If the organization can teach the leader to reach out to co-workers, to listen and learn, and to focus on continuous development, both the leader and the organization will benefit. After all, by following up with colleagues, a leader demonstrates a commitment to self-improvement — and a determination to get better. This process does not have to take a lot of time or money. There’s something far more valuable: contact.
Reprint No. 04307
Marshall Goldsmith (email@example.com) is a founder of Marshall Goldsmith Partners, a leadership coaching network. He has worked with more than 70 major CEOs and their management teams and is the author or coauthor of 18 books on leadership and coaching. His most recent book is Global Leadership: The Next Generation (Financial Times Prentice Hall, 2003).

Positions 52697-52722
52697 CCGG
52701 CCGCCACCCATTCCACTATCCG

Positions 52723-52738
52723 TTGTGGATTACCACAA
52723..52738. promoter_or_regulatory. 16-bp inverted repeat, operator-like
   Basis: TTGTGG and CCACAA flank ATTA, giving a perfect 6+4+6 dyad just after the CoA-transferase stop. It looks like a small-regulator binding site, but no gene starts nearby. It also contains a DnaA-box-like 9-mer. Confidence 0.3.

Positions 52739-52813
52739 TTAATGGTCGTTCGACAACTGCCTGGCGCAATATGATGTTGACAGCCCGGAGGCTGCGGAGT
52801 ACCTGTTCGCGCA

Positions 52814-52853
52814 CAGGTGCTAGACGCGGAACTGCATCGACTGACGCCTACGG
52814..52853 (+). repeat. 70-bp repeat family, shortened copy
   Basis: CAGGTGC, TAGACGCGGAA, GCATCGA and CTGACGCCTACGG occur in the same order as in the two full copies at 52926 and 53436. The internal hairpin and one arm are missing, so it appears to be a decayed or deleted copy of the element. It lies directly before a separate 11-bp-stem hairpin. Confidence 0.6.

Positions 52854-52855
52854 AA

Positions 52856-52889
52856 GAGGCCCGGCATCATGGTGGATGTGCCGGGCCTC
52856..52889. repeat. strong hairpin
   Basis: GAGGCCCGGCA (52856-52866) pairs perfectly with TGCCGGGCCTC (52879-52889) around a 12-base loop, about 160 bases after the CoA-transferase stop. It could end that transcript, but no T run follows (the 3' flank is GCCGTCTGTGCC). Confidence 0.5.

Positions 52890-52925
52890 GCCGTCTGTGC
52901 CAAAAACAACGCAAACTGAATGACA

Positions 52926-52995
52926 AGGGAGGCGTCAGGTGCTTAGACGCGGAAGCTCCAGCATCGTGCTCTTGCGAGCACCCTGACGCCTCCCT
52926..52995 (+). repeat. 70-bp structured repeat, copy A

Howard Morgan (firstname.lastname@example.org) is the founder of 50 Top Coaches, a collective of many of the world’s leading executive advisors. He specializes in executive coaching as a strategic change-management tool. He is co-editor of the forthcoming book The Art and Practice of Leadership Coaching: 50 Top Executive Coaches Reveal Their Secrets (John Wiley & Sons, December 2004).